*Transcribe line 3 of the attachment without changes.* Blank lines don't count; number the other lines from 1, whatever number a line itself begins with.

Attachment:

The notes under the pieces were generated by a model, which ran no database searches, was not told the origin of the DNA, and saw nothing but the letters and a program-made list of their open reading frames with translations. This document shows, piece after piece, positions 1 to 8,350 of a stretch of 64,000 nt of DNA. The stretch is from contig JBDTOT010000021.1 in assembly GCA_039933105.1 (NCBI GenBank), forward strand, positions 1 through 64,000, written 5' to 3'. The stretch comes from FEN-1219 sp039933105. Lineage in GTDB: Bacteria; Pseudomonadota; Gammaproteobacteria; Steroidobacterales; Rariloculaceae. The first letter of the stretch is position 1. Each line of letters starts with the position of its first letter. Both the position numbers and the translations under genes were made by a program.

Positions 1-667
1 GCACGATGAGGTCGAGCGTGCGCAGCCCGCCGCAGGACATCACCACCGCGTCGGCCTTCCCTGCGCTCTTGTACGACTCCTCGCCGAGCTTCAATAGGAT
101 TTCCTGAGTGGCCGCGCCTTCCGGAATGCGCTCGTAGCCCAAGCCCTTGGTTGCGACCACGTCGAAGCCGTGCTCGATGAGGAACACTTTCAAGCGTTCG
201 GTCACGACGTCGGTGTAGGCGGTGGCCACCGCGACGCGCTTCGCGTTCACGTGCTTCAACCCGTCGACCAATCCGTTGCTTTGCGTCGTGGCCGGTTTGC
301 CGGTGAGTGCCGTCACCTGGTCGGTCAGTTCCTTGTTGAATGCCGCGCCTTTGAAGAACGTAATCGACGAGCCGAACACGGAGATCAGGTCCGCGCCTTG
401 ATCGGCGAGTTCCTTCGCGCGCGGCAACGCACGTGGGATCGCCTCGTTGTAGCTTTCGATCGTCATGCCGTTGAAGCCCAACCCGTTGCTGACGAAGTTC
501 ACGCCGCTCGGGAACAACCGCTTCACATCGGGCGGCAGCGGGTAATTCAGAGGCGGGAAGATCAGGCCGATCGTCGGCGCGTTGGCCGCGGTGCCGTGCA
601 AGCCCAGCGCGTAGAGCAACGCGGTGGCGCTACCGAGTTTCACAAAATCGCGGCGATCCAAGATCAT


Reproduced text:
1 GCACGATGAGGTCGAGCGTGCGCAGCCCGCCGCAGGACATCACCACCGCGTCGGCCTTCCCTGCGCTCTTGTACGACTCCTCGCCGAGCTTCAATAGGAT